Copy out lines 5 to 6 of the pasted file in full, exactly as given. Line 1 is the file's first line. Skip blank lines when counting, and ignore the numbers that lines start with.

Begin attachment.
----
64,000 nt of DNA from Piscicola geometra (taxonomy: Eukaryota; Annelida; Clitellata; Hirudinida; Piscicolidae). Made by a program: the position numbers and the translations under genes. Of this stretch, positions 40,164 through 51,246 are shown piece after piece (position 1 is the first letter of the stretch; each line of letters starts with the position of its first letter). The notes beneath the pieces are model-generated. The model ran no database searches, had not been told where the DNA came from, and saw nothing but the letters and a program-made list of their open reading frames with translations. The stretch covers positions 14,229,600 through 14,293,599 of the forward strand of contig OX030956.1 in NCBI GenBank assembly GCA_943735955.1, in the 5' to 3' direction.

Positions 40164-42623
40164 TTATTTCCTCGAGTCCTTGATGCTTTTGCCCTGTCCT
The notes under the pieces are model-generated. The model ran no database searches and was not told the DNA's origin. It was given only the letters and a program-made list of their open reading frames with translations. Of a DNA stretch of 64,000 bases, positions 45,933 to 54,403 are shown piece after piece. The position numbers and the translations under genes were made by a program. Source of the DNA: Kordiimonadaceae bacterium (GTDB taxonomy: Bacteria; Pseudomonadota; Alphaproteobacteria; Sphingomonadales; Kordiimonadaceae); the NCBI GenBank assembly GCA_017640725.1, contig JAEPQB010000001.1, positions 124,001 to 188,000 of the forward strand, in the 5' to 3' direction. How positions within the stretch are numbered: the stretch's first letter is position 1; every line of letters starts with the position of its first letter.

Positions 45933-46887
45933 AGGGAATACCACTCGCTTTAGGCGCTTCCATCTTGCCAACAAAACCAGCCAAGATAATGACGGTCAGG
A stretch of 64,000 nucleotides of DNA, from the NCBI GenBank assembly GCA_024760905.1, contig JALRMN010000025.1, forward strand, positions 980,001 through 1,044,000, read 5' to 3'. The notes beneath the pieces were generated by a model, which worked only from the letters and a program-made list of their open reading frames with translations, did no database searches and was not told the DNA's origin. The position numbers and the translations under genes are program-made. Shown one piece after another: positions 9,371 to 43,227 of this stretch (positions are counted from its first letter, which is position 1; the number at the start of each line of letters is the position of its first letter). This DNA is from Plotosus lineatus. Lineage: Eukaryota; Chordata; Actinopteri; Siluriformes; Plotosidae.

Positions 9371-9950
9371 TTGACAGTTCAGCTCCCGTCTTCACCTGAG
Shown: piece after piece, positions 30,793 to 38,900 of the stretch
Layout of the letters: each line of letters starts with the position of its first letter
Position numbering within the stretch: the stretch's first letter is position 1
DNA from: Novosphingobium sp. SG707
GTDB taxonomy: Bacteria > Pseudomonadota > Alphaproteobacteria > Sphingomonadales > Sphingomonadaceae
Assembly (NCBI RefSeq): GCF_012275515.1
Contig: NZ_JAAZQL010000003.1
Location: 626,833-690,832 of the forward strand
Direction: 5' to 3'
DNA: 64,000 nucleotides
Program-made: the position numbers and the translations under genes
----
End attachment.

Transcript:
Positions 45933-46887
45933 AGGGAATACCACTCGCTTTAGGCGCTTCCATCTTGCCAACAAAACCAGCCAAGATAATGACGGTCAGG